Renaissance architecture includes the buildings erected by the L’vov Brotherhood: the Church of the Assumption (1591-1631; architects, Pawiel Rimlanin, W. Kapinos, and A. Prihylny), the Korniact bell tower (1572-78; architect, P. Barbon), and the Chapel of the Three Prelates (1578-91). Also in the Renaissance style is the group of residences on Market Square, including the Black House (late 16th-early 17th centuries) and the Korniact House (1580; architect, P. Barbon). The classical style is represented by the town hall on Market Square (now the city soviet; reconstructed 1827-35) and residences from the late 18th and early 19th centuries on Armenian, Krakow, and Theater streets. Among the city’s baroque buildings are the Roman Catholic Bernardine church (1600-30; architects, Pawiel Rimlanin and A. Prihylny), the Dominican church (1749-64; architects Jan de Witt and M. Urbanik), the Royal Arsenal (now the oblast archive; 1630’s, architect, P. Grodzicki), and the Cathedral of St. George (1744-70; architects, B. Meretin and S. K. Fessinger).

Many buildings from the late 19th century reflect an eclectic approach, notably, the former Galician Sejm building (now the I. Franko University of L’vov; 1877-81; architect, J. Hochbiergier), the I. Franko L’vov Academic Theater of Opera and Ballet (1897-1900; architect, Z. Gorgolewski), and the building formerly occupied by the Dnestr Insurance Company (1905; chief architects, J. J. Lewinski and A. O. Łupszyriski). In the Soviet period a general plan for the rebuilding and modernization of L’vov was prepared in 1956 and revised in 1966 by the architects A. V. Barabash, A. I. Stanislavskii, and I. S. Persikov. In accordance with this plan extensive residential construction has been undertaken, such as the housing district on Bogdan Khmel’nitskii Street built between 1962 and 1973 by the architects N. V. Mikula and Ia. I. Nazarkevich. Among noteworthy public buildings that have been erected are those of the L’vov Polytechnic Institute: the building housing the department of chemistry and technology (1968; architect, N. V. Mikula) and the laboratory and library (1972; architects, P. P. Mar’ev, G. I. Rakhuba-Koziura, and R. P. lukhtovskii). The L’vov Hotel was built in 1969 by the architects A. D. Konsulov, P. P. Kont, and L. D. Nivina.

The city’s monuments include those to V. I. Lenin (bronze and granite, 1952; sculptor, S. D. Merkurov) and to A. Mickiewicz (bronze and granite, 1905; sculptors, A. L. Popiel and M. I. Paraszczuk). The Hill of Glory is a famous architectural and sculptural ensemble in the cemetery of Soviet fighting men (1946-52; architects, A. V. Natal’chenko and G. L. Shvetsko-Vinetskii; sculptors, M. G. Lysenko and V. F. Forostetskii). A granite memorial to I. Franko was erected in 1964 (sculptors, V. N. Borisenko, D. P. Krvavich, E. P. Mis’ko, V. P. Odrikhivskii, and Ia. I. Sheka; architect, A. M. Shuliar). The bronze and granite Monument to the Combat Glory of the Soviet Armed Forces was raised in 1971 (sculptors, D. P. Krvavich, E. P. Mis’ko, and Ia. N. Motyka; monument artist, A. P. Pirozhkov; architects, M. D. Vendzilovich and A. S. Ogranovich), and a bronze and granite monument to Ia. Galan was erected in 1972 by the sculptor A. P. Pylev and the architect V. I. Bliusiuk.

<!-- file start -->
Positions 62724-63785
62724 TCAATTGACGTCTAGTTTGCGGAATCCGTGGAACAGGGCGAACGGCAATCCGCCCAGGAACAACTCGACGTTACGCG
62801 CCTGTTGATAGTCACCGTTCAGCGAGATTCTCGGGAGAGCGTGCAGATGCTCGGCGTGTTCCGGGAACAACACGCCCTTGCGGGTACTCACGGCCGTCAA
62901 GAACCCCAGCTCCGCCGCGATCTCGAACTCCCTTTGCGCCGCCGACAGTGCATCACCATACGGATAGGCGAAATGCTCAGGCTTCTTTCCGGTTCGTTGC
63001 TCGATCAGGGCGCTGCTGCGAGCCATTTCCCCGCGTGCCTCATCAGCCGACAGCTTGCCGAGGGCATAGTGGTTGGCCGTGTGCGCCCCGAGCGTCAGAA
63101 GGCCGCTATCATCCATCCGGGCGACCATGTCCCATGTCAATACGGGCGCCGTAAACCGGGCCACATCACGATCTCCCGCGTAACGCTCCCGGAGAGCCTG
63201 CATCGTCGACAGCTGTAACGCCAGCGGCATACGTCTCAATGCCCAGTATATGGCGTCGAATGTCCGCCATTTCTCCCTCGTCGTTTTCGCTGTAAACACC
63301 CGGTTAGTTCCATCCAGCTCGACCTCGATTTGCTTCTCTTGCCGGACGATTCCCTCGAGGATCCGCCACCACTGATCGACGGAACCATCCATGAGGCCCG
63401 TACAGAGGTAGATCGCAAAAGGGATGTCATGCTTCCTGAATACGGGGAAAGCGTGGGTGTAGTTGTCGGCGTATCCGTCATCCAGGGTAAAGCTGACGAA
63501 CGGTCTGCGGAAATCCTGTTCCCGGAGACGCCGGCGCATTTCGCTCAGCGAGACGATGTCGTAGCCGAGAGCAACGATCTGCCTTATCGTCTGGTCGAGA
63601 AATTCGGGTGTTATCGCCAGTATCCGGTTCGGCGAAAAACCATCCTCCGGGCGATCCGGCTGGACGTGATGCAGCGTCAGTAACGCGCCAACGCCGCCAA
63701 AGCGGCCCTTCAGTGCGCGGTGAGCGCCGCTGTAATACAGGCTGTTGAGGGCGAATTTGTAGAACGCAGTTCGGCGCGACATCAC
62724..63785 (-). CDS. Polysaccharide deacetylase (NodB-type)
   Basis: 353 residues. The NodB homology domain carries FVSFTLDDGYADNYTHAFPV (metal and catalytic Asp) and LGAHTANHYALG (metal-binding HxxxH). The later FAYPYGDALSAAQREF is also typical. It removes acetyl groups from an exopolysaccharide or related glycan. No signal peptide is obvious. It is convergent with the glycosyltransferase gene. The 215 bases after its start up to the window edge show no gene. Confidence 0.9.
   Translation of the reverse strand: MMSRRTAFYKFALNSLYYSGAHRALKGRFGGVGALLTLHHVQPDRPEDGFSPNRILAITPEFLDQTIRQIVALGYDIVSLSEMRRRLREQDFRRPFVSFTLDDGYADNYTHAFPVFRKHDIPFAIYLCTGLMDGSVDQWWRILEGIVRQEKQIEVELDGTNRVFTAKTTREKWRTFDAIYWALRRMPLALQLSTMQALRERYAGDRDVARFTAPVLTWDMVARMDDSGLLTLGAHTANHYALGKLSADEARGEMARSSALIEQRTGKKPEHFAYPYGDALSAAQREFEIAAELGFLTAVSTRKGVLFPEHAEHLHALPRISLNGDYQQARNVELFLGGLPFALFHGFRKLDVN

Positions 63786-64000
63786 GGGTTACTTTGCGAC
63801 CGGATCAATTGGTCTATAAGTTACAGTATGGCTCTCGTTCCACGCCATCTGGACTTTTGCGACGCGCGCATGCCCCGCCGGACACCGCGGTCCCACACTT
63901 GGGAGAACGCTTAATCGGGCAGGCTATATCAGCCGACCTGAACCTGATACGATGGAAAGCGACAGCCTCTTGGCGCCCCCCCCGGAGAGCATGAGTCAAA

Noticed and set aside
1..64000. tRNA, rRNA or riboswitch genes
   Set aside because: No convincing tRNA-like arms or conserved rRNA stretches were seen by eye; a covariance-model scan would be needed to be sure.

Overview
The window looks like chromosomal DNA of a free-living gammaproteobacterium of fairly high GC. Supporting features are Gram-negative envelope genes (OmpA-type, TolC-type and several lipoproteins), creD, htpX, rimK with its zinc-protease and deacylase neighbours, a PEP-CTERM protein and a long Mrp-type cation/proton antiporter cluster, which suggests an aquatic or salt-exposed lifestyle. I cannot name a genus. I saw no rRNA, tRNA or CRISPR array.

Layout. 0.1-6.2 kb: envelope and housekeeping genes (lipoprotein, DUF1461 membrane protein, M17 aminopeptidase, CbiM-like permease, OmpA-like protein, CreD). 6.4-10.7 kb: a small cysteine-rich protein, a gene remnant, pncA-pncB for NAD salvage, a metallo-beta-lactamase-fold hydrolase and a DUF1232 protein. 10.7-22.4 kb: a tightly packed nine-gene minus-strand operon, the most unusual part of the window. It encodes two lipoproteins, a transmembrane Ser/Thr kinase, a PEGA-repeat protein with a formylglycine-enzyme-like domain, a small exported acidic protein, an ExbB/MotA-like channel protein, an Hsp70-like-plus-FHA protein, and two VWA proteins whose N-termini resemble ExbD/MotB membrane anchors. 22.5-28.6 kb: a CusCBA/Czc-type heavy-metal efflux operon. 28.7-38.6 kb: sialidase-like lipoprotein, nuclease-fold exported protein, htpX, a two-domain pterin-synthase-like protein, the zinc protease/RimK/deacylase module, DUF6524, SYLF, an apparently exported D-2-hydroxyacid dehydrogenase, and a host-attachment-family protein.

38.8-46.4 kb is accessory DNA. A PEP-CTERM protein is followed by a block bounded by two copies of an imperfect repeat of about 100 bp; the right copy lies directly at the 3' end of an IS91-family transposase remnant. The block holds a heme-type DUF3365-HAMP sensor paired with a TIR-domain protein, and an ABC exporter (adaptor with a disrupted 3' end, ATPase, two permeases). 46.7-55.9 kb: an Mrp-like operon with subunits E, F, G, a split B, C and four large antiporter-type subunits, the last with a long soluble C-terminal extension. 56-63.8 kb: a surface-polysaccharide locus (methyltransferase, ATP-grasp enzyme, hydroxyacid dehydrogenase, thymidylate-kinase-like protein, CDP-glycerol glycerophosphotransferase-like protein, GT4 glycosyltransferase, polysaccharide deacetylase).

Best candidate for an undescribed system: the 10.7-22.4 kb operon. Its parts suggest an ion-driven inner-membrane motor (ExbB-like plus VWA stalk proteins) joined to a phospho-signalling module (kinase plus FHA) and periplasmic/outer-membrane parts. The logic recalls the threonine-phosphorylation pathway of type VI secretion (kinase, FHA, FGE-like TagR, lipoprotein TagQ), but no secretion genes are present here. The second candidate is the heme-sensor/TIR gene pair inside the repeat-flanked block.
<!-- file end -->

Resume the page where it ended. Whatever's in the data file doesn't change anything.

L’vov is one of the leading cultural centers of the Ukraine, with ten higher educational institutions, including the university, the polytechnic, and institutes of printing, wood technology, medicine, and agriculture. There are also 26 specialized secondary schools. The Western Scientific Center of the Academy of Sciences of the Ukrainian SSR is based in L’vov, and some 40 research institutions are located in the city, of which 11 are affiliated with the Academy of Sciences of the Ukrainian SSR.

Cultural institutions functioning in L’vov in 1971 include the I. Franko Academic Theater of Opera and Ballet, the M. Zan’-kovetskaia Ukrainian Academic Drama Theater (with a drama studio), the Young People’s Theater, the Soviet Army Theater, and the Puppet Theater. There is a circus, a philharmonic society (which includes a symphony orchestra, the Trembit chorus, and variety-stage groups), a conservatory with an opera studio, a music school, a school of choreography, and people’s amateur theaters. Among the city’s ten museums are a branch of the Central V. I. Lenin Museum, the Historical Museum, and the L’vov Museum of Ukrainian Art. The picture gallery, founded in 1907, contains Russian, Ukrainian, and Western European art of the 14th to 20th centuries. The Museum of Ethnography and Artistic Crafts of the Academy of Sciences of the Ukrainian SSR, established in 1951, houses primarily Ukrainian decorative applied art of the 16th to 20th centuries. The Museum of Folk Architecture and Life, founded in 1971, exhibits wood architecture of the western oblasts of the Ukraine. The city has a television station.

REFERENCES

Ostrovskii, G. S. L’vov. Leningrad-Moscow, 1965.
Derkach, I. S. L’vov. [L’vov] 1969. (Translated from Ukrainian).
Ocherki istorii L’ovskoi oblastnoi partiinoi organizatsii, 2nd ed. L’vov, 1969.
Nel’govs’kyi, Iu. P., and A. M. Shuliar. L’viv. Kiev, 1969.

S. K. KILESSO (architecture) and O. I. SHABLII